On Friday, Trump declared Iran noncompliant with the deal, batting the issue to Congress, which now has the ability to kill it entirely by reinstituting sanctions against Iran. Although this seems unlikely to happen, as Trump directly told Congress he wanted to renegotiate the deal and not end it, the decision has set off a panic domestically and abroad.
Brian Becker and Walter Smolarek of Sputnik Radio's Loud & Clear were joined by Catherine Shakdam, an independent journalist and author with a focus on Yemen and radical movements in the Middle East. They asked Shakda about her take on the looming schism between Washington and the European powers if the US continues to test the Iran deal.
"What we what we're starting to see is an anti-US bloc forming, because the EU made it quite clear that it was to actually stand behind the deal, something that Washington is clearly not interested in. I don't think President Trump actually even envisioned the kind of repercussions that his decision [to decertify Iran] would have on the on a foreign policy level, and how it would actually affect his standing, not just in America but within the international community. There is no way that the EU would actually agree or even follow whatever Trump wants because they cannot — they simply cannot."
Shakdam went as far as to say that the end of the deal could "actually unravel whatever alliance we have had so far between the EU and the US… with the EU moving closer towards Iran, understanding that geopolitics now have changed. New positions need to be taken and new friendships need to be brokered."
She added that the damage done would be "irreparable. There is no coming back from this, because number one: international order would be broken as it would be against too many countries' interests. The EU, even if it's a partner of the United States, will do what is necessary and good for the EU rather than what in the interests of America."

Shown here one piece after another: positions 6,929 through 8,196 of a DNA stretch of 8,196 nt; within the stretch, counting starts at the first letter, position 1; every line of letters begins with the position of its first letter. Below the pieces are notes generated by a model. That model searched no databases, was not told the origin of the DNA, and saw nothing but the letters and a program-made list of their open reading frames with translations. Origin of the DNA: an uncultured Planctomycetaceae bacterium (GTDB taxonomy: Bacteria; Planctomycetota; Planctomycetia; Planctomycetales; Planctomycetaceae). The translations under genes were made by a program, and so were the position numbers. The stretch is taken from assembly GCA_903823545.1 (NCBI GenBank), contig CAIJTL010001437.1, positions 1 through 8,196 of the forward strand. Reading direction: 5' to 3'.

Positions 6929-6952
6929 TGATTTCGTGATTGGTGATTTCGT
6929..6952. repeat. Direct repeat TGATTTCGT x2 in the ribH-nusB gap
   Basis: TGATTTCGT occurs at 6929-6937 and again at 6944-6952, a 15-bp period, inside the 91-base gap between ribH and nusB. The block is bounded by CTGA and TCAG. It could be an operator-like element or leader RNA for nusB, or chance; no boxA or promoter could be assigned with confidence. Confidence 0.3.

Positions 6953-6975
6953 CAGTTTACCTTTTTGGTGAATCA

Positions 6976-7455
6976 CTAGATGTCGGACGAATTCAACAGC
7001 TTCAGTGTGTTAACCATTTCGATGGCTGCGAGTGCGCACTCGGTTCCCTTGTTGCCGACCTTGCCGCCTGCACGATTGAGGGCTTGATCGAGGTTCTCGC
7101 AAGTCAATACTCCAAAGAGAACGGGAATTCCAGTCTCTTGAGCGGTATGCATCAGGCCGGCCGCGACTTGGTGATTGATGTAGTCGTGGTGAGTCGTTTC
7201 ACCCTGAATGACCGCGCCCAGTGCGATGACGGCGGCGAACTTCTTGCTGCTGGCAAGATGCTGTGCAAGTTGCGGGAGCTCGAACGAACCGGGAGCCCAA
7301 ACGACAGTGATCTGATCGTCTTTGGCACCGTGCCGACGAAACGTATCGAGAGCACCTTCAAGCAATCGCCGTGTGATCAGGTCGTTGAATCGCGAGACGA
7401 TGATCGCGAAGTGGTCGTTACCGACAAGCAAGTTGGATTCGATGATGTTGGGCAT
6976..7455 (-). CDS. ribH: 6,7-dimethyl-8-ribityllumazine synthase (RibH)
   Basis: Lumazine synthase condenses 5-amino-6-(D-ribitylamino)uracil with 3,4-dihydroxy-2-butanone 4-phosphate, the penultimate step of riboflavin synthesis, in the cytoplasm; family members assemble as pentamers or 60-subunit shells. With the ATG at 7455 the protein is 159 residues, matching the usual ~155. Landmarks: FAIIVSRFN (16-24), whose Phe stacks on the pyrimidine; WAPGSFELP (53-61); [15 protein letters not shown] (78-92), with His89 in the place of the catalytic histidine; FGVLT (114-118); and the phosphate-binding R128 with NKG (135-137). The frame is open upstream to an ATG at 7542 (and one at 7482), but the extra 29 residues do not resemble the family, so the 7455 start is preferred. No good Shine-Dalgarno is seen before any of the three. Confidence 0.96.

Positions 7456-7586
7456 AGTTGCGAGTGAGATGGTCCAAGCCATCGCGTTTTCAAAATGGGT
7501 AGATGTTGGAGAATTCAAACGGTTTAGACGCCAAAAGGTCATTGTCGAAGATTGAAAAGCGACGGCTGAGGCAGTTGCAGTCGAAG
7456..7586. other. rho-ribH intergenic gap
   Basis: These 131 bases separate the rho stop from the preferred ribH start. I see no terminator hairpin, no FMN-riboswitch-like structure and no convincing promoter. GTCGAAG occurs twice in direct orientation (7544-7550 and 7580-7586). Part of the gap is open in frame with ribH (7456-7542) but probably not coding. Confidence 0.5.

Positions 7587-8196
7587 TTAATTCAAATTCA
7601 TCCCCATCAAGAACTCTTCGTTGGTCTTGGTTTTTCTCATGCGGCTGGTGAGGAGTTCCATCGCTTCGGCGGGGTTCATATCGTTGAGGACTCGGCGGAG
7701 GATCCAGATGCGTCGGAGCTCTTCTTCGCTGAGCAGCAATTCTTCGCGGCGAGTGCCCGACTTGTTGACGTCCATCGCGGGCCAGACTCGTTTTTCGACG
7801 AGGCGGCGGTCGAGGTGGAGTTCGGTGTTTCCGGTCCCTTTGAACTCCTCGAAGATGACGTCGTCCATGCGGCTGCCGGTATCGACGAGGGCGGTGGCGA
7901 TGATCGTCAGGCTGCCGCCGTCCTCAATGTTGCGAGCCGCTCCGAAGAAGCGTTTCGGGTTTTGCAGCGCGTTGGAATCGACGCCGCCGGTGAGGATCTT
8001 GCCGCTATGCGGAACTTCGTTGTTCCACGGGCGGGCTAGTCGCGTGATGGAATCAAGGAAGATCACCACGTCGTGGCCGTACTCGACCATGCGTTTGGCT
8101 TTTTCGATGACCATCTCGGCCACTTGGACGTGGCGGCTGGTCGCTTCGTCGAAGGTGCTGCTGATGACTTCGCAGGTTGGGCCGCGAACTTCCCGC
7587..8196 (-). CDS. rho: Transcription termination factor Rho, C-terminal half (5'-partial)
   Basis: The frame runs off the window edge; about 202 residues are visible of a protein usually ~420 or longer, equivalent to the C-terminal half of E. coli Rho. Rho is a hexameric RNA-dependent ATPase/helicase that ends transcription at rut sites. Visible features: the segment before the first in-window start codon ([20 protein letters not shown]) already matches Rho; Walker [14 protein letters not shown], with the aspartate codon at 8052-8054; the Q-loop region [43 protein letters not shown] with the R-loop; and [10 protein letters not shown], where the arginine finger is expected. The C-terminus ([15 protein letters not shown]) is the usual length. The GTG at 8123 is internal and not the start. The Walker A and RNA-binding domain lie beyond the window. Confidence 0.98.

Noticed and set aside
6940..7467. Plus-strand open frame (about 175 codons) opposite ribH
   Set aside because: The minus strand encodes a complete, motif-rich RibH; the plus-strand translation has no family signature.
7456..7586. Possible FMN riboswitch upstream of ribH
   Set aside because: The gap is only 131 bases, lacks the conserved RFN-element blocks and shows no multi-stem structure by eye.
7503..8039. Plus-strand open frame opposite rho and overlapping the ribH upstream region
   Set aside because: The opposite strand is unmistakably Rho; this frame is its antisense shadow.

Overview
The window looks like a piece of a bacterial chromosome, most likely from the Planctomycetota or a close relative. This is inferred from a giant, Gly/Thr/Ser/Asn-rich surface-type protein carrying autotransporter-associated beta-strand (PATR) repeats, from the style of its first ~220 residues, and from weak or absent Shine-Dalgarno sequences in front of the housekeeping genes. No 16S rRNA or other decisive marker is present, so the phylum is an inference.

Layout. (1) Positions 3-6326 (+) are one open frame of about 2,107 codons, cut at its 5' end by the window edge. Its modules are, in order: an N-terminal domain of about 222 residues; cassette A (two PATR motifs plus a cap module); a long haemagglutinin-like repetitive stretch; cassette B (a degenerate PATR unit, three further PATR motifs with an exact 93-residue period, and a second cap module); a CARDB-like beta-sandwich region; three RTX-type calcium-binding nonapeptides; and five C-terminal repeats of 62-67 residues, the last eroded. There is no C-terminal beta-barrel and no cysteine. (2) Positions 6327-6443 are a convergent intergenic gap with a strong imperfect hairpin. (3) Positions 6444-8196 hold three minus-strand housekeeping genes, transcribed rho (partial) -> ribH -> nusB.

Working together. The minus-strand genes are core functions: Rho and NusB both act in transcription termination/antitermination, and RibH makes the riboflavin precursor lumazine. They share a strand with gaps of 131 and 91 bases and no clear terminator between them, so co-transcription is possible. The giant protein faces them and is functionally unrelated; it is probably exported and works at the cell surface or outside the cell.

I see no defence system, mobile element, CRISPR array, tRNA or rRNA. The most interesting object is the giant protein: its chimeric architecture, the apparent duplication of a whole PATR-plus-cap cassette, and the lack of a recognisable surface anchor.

"This political pragmatism is a reality that we can go up against, and I think that Washington forgets this. Washington is actually trying to actually discredit Iran and to demonize Iran, to basically promote war with Iran. Ultimately this is something that they would like to see happen. But Iran is not stupid, and Iran understand exactly the kind of game that Washington is playing, and it's not going to engage on that frequency. Iran will continue to abide by the rule of law and by just doing that is going to actually extend political traction and is going to position itself well as a valid partner."
"We don't live in a post-World War II world anymore," Shakdam concluded. "Things change, dynamics have changed and people have begun catch on and realize that Iran is not a demon. Even if people want to believe that, they're going to have to deal with it, because Iran is not going anywhere anytime soon. It's much better to get Iran involved and actually engage with the international community rather than try to antagonize them just because it would make Israel very happy. We have to understand that you can't determine the future of the of the world on Tel Aviv's whims; it would be ridiculous to do so."